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Election 2016

The Common Law Of Common Law



Why Trump Became The Republican Nominee

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To a lot of people, the victory of Donald Trump as the Republican Presidential Nominee came as a shock, to others it was an inevitable outcome that was long in the making. No matter what way you look at it, the events that led to the Trump campaign victory came about for a number of reasons, all of which are perfectly explainable. In the beginning of this entire process, 6 Democratic candidates started running in the presidential primaries, whereas 17 candidates were running for the Republican party. 1,237 delegates are needed to win the nomination outright, after Indiana's primary election Donald Trump had 1,053, meaning he was only a mere 184 delegates away from winning outright. At the end of the Indiana primary election, Cruz was left with 565 delegates and Kasich was left with 153 delegates. So far there are 514 delegates still available in this year's primaries.

Now Cruz and Kasich knew that there was no possible way for them to win the nomination outright, especially with Trump's massive lead in delegates. Yet, there is also another option. If they were able to hold Trump off from winning outright, they could cause the nomination election to go to a Republican Contested Convection, which would allow the heads of the Republican party to vote for the nominee. This would in effect,  allow for each contestant to have a far “fairer” chance at winning the nomination. Yet after Indiana's victory, that possibility became impossible.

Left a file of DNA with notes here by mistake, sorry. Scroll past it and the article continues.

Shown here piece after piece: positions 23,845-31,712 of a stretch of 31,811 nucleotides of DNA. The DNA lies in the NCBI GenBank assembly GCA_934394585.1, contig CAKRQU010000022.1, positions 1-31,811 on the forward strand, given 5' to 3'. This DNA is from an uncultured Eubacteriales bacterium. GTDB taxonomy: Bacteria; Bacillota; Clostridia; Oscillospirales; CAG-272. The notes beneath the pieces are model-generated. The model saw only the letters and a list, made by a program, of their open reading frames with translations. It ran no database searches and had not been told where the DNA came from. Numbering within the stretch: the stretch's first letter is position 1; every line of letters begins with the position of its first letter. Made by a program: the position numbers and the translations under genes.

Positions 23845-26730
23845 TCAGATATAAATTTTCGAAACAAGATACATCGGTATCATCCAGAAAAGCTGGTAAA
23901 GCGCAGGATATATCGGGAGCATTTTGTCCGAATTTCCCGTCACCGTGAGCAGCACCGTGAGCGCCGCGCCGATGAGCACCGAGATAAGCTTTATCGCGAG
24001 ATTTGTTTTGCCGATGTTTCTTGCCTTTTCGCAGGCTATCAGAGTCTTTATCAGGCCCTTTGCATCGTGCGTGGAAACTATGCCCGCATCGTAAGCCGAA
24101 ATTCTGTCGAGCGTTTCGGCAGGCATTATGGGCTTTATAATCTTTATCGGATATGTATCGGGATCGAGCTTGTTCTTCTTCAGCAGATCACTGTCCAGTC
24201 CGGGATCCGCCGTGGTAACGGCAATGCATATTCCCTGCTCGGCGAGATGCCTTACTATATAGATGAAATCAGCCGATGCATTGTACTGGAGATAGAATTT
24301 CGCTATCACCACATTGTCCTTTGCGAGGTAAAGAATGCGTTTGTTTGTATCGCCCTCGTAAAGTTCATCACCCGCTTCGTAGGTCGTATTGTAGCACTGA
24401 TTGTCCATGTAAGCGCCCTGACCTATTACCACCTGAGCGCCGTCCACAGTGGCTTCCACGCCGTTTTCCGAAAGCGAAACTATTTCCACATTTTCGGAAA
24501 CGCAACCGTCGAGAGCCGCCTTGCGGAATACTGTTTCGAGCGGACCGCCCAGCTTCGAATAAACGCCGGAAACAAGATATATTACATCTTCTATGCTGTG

The states that are left are; West Virginia, Nebraska, Kentucky, Oregon, Washington, North Dakota, California, Montana, New Jersey, New Mexica, South Dakota, and Washington D.C. That means only 12 states are left with like I said above, 514 delegates available between them. With the massive lead that Trump had, the probability that Trump would not win the nomination outright is very small. If each candidate won an even number of delegates, which would be 171.33, Trump would only be 13 delegates away from winning outright.Yet the constant drop in support from both Cruz and Kasich made that outcome highly unlikely.

Not only was the inevitable a giant reason for Cruz and Kasich to drop out of the race, but campaigning takes money and a lot of it. All together Ted Cruz raised roughly $140 million dollars for his campaign, yet by the end of April, he had already spent over $100 million dollars. With 12 states to go and an inevitable defeat in store, not only was the most fiscal financial choices to drop out but politically it was also. Kasich actually went negative with his raised campaign money, he raised roughly $29.2 million but spent $33.5 million. 

The positive side to dropping out of the presidential primary is obvious, you get more time to come up with a strategy to run next election. Everyone in America knows that we have an affinity with an underdog, and to Ted Cruz's defense he wasn't overly unliked. In the beginning, even he was beating Trump in popularity, it wasn't until after the three state victory by Trump that voters started to waiver in their views of Cruz.

The question is whether or not Trump will come to face Clinton or Sanders. A lot of people think that the race is in the bag for Hillary but if you look at the numbers Sanders isn't very far behind and like I said there are 12 states left. Sanders, 571 delegates, is only a mere 651 delegates behind Clinton's 1,221 delegates. Now that seems like a large gap but considering that Clinton needs 1,161 delegates to win the nomination outright, Sanders has a large chance of catching up. The main point that swings the vote into Sanders favor is that the Southern states have already voted, which Hillary dominated, yet the remaining states are more demographically favorable for Sanders. So at this point, it is still anyone's game.

The only thing we know for sure is that whoever the Democratic nominee is, they will have a great opponent in Donald Trump who so far has dominated the Republican nomination.

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